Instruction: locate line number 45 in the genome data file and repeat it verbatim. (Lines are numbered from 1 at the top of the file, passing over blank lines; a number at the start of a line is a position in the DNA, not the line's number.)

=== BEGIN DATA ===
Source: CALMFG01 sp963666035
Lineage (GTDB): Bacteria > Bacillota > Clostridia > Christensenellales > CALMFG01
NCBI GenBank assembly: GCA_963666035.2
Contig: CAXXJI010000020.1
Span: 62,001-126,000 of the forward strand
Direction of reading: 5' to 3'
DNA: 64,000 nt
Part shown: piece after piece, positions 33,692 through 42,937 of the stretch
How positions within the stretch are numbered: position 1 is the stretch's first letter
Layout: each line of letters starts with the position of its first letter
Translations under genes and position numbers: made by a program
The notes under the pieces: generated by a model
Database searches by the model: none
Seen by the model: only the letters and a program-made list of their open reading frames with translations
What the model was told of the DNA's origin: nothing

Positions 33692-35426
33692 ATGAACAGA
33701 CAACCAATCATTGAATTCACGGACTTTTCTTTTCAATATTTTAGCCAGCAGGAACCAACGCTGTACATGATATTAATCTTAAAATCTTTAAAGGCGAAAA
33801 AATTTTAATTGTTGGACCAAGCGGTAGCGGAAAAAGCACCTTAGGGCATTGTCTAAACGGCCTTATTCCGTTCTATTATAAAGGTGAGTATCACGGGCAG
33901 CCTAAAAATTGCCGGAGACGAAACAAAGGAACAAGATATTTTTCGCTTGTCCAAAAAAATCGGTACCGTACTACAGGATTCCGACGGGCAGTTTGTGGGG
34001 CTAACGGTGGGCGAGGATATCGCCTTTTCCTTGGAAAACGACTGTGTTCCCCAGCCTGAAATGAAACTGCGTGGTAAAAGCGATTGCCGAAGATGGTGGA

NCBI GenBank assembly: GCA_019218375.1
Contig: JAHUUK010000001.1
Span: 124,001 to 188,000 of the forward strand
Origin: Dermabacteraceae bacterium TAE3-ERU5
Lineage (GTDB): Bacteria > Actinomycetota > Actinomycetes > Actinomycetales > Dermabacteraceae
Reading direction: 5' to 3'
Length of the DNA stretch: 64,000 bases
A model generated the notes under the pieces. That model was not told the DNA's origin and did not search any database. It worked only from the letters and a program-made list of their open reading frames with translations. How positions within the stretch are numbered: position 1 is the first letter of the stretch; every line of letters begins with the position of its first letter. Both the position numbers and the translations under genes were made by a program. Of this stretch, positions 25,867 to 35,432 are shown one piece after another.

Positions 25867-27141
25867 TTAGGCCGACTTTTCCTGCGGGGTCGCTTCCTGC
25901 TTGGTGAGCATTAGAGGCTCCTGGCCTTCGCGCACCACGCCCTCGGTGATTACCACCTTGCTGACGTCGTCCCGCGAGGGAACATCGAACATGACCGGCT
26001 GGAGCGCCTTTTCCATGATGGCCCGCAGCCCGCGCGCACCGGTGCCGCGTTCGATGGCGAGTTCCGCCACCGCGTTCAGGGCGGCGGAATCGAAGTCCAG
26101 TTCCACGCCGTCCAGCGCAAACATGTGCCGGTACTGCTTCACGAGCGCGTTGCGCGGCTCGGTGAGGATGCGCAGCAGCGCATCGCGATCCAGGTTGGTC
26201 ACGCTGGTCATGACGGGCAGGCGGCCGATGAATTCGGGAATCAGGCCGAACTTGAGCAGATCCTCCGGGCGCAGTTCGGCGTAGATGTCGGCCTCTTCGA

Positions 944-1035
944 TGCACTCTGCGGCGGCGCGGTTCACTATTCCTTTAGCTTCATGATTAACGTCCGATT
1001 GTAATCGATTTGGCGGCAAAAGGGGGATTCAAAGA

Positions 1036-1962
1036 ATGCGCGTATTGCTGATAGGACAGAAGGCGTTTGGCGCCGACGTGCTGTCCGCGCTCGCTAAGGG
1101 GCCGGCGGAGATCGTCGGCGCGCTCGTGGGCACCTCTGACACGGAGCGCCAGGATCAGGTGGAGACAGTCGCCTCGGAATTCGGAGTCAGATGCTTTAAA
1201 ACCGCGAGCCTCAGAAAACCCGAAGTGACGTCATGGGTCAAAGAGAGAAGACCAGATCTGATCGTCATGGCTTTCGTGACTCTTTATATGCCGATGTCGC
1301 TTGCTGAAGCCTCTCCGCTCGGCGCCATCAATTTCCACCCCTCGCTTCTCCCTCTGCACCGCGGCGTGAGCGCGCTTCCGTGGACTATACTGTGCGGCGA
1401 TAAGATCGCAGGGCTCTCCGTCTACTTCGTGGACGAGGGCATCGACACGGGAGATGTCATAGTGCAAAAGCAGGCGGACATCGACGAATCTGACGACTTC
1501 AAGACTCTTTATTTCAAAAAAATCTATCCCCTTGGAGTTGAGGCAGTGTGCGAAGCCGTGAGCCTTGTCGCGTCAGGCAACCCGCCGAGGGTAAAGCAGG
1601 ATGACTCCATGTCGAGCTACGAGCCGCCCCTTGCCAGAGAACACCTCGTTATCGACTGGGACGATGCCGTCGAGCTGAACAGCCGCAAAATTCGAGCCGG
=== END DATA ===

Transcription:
1501 AAGACTCTTTATTTCAAAAAAATCTATCCCCTTGGAGTTGAGGCAGTGTGCGAAGCCGTGAGCCTTGTCGCGTCAGGCAACCCGCCGAGGGTAAAGCAGG